How To Visualize PLM Excels using Microsoft Pivot?

If you haven’t had chance to see Microsoft Live Lab Pivot project, please do. I found this approach as somewhat very interesting. The idea of data visualization is not new. However, the key question is how to make it simple? My view is that “collections” of data are a very strong and simple presentation abstraction worked well in many cases such as – SharePoint lists, Excel and many others. You can see trends towards simplification of user experience in Facebook and Twitter too.

When Pivot is still prototype and Lab product, I bet play around can give you couple of fresh ideas of what you can do with your PDM/PLM experience. The biggest amount of engineering data today is concentrated in what I’m calling “Corporate Strategic Excels”. So, maybe Pivot will be the right way to present Engineering and Product Excels to us?

What do you think?

Best, Oleg

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10 Responses to How To Visualize PLM Excels using Microsoft Pivot?

  1. Prashant says:

    Oleg

    This is interesting. such tools could be effectively used to see/maintain/modify product structures easily. This is also possible with GWT.

    For e.g you can show product structures something like this http://thejit.org/Jit/Examples/Hypertree/example1.html

    There is one more similar library but I cant find it in my bookmarks written with GWT

  2. Prashant, The “star way” you presented used by multiple old PDM’s UI (including MatrixOne)… Today, you can see almost the same concept in 3DLive (but obviously in 3D). Do you see advantages in such presentation? Best, Oleg

  3. Prashant says:

    I wasnt perticularly talking about the “star way” presentation but collecting/processing the huge amount of nodes and presenting them to the user in a fashion that makes sense and adds value to his work by reducing the amount of time he has to spend on analyzing it. It gives an engineer an idea where the part would fit in larger context.
    You could present it the way you want for example here is another way. http://thejit.org/Jit/Examples/Spacetree/example2.html. What is challenging is processing such data on demand and present it as fast as user thinks. Wouldnt it be great if I could present him a complexity report of a huge assembly in a visual way rather than plain textual format?

  4. Prashant, Agree with you. Different type of visualization can potentially bring benefits. However, most of them (star, visual graph) had a complexity when you got a complex structure. For example, 3DLive (and all star rep) have a problem when you have to show huge number of parts in the row. The same can happen with your spacetree if you will put the number of part in the assembly to 50-100… Best, Oleg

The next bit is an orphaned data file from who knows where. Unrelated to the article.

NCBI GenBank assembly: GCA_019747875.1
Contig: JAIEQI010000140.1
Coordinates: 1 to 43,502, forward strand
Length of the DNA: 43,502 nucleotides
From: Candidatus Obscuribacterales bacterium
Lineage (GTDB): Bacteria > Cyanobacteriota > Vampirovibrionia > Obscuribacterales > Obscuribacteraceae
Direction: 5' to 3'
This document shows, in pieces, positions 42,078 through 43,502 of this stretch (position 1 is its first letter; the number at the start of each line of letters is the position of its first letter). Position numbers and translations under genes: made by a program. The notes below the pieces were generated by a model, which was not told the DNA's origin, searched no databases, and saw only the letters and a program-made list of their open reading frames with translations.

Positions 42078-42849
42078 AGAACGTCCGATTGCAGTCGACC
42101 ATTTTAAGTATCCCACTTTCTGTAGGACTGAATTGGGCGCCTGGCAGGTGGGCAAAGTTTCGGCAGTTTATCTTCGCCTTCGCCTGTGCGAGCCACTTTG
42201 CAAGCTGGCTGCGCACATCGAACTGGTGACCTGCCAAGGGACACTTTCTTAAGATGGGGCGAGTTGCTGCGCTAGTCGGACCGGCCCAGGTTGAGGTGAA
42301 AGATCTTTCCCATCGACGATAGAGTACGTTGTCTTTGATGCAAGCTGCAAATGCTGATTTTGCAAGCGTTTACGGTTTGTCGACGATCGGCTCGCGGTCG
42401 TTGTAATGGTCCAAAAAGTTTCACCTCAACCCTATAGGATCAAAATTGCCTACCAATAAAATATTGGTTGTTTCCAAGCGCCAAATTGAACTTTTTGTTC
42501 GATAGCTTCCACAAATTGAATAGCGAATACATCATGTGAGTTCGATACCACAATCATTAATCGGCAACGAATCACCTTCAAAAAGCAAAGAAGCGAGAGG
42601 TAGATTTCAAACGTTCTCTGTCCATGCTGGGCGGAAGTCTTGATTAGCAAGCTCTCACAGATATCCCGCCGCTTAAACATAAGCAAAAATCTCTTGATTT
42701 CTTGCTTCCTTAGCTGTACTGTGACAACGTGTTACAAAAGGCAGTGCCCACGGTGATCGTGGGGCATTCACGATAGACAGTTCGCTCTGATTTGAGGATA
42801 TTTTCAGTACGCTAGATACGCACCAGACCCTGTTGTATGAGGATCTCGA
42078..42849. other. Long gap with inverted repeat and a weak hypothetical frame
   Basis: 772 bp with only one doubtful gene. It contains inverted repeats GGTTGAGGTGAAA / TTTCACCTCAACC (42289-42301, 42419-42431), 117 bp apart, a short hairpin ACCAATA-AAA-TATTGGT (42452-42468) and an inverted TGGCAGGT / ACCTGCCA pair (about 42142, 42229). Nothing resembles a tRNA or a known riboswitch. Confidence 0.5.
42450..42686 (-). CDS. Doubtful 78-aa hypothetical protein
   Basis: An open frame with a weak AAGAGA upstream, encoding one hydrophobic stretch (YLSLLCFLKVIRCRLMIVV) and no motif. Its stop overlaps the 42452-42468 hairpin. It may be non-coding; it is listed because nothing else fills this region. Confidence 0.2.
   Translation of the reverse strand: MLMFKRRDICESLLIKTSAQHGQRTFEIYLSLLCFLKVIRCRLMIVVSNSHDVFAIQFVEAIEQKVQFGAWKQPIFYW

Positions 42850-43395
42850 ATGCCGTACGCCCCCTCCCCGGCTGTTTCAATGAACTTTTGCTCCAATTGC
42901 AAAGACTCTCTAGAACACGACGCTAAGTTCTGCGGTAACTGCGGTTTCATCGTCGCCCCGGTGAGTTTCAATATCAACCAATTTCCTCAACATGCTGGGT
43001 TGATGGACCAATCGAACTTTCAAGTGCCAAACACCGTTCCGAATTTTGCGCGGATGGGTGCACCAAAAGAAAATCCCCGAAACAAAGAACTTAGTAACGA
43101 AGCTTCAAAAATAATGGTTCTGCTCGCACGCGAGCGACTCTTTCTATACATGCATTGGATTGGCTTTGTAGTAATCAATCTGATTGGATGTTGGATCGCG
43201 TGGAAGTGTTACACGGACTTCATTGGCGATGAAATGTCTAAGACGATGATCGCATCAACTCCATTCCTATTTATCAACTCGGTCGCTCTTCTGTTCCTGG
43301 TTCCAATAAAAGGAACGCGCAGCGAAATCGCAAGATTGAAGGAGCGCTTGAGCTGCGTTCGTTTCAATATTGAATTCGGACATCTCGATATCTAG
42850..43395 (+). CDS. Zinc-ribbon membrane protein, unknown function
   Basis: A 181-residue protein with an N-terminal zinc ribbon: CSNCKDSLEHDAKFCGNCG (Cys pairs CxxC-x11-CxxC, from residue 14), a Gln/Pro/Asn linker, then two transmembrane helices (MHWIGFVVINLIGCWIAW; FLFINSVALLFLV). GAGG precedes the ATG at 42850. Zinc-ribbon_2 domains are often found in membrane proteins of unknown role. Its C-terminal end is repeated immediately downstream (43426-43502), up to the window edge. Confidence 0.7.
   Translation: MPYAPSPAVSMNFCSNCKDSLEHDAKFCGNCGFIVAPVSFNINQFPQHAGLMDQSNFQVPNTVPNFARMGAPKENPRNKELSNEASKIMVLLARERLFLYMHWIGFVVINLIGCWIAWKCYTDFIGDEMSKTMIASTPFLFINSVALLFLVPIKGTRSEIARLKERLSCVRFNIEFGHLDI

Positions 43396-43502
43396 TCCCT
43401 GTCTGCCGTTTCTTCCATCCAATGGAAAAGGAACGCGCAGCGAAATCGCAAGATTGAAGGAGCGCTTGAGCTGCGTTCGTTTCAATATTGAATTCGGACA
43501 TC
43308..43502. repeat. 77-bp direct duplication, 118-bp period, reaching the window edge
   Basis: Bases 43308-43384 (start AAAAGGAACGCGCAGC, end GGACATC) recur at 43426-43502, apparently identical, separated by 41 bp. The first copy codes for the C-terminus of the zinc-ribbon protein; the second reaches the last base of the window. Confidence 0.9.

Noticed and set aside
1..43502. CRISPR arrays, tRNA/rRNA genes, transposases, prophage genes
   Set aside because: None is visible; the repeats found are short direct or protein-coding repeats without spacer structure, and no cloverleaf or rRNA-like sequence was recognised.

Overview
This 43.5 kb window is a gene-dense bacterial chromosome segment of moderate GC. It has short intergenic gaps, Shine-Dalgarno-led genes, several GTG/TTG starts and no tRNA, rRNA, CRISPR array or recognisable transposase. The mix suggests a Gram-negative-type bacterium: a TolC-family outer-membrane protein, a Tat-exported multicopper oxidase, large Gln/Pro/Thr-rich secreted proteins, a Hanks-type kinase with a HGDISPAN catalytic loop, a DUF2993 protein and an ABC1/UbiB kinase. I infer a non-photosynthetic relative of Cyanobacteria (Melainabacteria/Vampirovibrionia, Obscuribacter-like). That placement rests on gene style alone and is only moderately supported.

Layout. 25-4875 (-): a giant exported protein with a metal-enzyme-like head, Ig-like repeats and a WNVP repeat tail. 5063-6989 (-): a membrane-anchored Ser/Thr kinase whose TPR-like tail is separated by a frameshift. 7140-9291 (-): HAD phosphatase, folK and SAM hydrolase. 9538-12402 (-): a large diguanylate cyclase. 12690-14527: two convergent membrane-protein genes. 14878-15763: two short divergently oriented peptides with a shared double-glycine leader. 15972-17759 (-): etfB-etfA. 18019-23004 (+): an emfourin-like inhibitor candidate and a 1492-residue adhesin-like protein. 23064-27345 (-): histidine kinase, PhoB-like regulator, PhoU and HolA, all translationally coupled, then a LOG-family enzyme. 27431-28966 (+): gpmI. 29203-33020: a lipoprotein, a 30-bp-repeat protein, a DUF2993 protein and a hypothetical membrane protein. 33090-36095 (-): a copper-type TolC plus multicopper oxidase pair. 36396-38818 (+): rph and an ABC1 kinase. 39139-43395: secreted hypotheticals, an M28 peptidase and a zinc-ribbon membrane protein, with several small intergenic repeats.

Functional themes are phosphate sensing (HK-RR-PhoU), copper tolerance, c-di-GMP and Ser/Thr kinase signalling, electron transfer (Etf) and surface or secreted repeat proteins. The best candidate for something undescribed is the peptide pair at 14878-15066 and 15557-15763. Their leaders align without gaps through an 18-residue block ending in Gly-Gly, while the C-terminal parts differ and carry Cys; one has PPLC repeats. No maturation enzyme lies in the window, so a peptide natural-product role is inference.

5. apandre says:

    Take a look on this: http://www.spreadsheetweb.com/
    It allows to convert Excel spreadsheets to multi-user web applications with data residing in SQL Server.

  6. apandre, Thanks for the link! I see quite many apps that are trying to get a ride on top of Excel success. The biggest problem of these apps is to keep up with Excel flexibility… Best, Oleg

  7. apandre says:

    I agree with observations – many trying to get a ride,
    but technology I mentioned (http://www.spreadsheetweb.com/ ) is not following of Excel, it is THE innovator and is much ahead of Excel, while actually having all Excel flexibility user can handle!
    For example it supports 333+ built-in Excel formulas (basically all) and allows to create interactive ONLINE multi-user PivotTables® reports.

  8. apandre, Thanks! I see what you are saying. User doesn’t differentiate, otherwise something significantly different happens. How you can differentiate the technologies you mentioned from Excel services (or similar web apps)? Best, Oleg

  9. apandre says:

    Oleg:

    to me Excel Services are just a toy compare with SpreadsheetWEB; I asked the inventor of SpreadsheetWEB and CEO of http://www.pagos.com to comment on your question.
    I hope he will find the time for it, if not, I will comment myself. Don’t get me wrong, Excel Services have a lot of potentials, but they need a lot of improvements (and I know that Microsoft is trying hard to get them out of the door) before they will be a contender.
    Happy 2010!

  10. apandre, Thanks! Usual practice of big companies is to learn on top of partners and smaller companies in trying to do some more agile and something that can close gaps in big vendor’s offering. So, gaps in Excel Services is a good opportunity for other vendors… I will be interested to discuss answers… Best, Oleg

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